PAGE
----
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Southern Historical Society Papers, Volume 36. (ed. Reverend J. William Jones) 6 0 Browse Search
Southern Historical Society Papers, Volume 35. (ed. Reverend J. William Jones) 2 0 Browse Search
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Browsing named entities in Southern Historical Society Papers, Volume 36. (ed. Reverend J. William Jones). You can also browse the collection for David French or search for David French in all documents.

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Southern Historical Society Papers, Volume 36. (ed. Reverend J. William Jones), chapter 1.14 (search)
nvaders by the Battalion of Orleans Volunteers, and gives a full roster of officers and men. It also comments on the valor, splendid appearance and patriotic service of the soldiers, and mentions, in special manner, the bravery of Lafitte, the buccaneer, and his intrepid French sailors, who helped Jackson, with their artillery, in repulsing the enemy. There are some kind appreciations of the battalion of colored freemen, whose intrepidity is commended. The manuscript is wholly written in French, and is supposed to have been drafted by L. M. Raynaud, Adjutant of the Battalion of Orleans Volunteers. The translation is as follows: Roster of the Battalion of The Volunteers of Orleans Which Took Such a Glorious Part in the Defense of New Orleans Against the English In December, 1814, and January, 1815. The Battalion of Orleans Volunteers distinguished itself by its bravery and patriotism during the invasion of Louisiana by the English Army in 1814 and 1815, participated in all
Southern Historical Society Papers, Volume 36. (ed. Reverend J. William Jones), chapter 1.22 (search)
which extended several miles from Hamilton's Crossing on the right to Beck's Island upon the left. Almost in the centre of the line was Marye's Heights, a hill about 200 feet high, with a fine mansion at the summit of its grassy slope, and with a stone wall and a sunken road at its foot. From the wall to the river there stretched a practically unbroken field, and when the mist was driven away by the rays of the rising sun, the Confederates saw a portion of the Union army, under Hancock and French, drawn up in line of battle. As the party stood in the sunken road last Wednesday morning beginning its travels over memorable ground, it was remarked that the open field had disappeared, and that it was now the site of many pleasant homes. A considerable section of the wall against which the Union army charged, and behind which the Confederates were protected, has been taken away and now forms the walls of the residence of the keeper of the National Cemetery, on the very heights which t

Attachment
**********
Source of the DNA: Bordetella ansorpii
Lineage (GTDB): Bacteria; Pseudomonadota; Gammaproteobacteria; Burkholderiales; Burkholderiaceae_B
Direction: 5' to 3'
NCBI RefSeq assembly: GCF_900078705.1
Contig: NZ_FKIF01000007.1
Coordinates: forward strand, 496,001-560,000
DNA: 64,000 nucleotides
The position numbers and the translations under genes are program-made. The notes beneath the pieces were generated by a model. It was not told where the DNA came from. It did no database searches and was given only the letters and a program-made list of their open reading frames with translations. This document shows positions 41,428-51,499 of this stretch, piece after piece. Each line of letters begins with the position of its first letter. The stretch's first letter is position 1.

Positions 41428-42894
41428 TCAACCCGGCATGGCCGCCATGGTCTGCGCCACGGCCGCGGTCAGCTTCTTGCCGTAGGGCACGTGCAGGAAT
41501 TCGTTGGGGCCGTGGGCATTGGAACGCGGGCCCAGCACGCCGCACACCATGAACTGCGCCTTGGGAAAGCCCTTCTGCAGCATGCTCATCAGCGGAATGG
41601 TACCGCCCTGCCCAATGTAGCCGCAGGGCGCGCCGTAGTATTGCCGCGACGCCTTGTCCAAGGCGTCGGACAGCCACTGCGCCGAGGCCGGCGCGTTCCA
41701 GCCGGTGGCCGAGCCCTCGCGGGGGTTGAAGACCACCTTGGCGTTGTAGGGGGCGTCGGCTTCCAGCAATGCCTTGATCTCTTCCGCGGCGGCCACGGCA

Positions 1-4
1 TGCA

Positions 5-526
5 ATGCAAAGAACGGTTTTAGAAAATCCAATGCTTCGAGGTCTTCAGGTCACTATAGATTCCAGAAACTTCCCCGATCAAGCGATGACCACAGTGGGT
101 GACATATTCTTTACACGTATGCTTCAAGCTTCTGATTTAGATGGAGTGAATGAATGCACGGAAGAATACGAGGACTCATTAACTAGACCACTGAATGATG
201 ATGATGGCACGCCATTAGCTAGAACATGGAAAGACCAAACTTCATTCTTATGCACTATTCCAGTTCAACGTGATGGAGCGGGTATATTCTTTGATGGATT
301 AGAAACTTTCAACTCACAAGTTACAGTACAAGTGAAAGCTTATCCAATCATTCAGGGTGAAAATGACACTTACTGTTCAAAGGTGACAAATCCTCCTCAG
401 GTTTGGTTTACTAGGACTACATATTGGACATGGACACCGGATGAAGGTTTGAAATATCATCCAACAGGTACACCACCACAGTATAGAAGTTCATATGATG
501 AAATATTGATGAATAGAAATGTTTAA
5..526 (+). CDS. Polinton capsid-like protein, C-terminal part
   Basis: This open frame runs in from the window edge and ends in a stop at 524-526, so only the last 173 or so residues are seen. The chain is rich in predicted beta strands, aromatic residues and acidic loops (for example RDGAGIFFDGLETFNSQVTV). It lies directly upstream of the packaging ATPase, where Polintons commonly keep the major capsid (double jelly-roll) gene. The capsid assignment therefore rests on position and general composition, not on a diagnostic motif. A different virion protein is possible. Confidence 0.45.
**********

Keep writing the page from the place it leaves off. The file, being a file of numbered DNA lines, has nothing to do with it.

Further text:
Southern Historical Society Papers, Volume 36. (ed. Reverend J. William Jones), Company G, Twenty-Fourth Virginia Infantry. From the Richmond Dispatch, June 17, 1901. (search)
amp Ellis, near Manassas. H. Milton Calfee, killed at Frazier's Farm, 1862. Henderson French Calfee, killed at Gettysburg, 1863. William T. Carbaugh, living; wounded at Trent river, N. C. James Calloway, killed at Drewry's Bluff, 1864. Jordan Cox, wounded at Gettysburg, and, I think, died since the war. John F. Deeds, died in hospital in 1862. John A. Douglass, living. Alexander East, wounded at Williamsburg; living. John Easter, killed at Williamsburg, 1862. David French, died since war at home. B. P. French, killed at Gettysburg, 1863, or second battle of Manassas. Zachariah Fellers, wounded at Seven Pines; died at home since. Marshall Foley, captured at Williamsburg and never returned. Hugh M. Faulkner, wounded at Seven Pines; yet living. William Farley, died at home since the war. John M. N. Flick, captured at Williamsburg and never returned. Robert A. George, wounded at Gettysburg, now dead. B. P. Grigsby; living. Peter Grim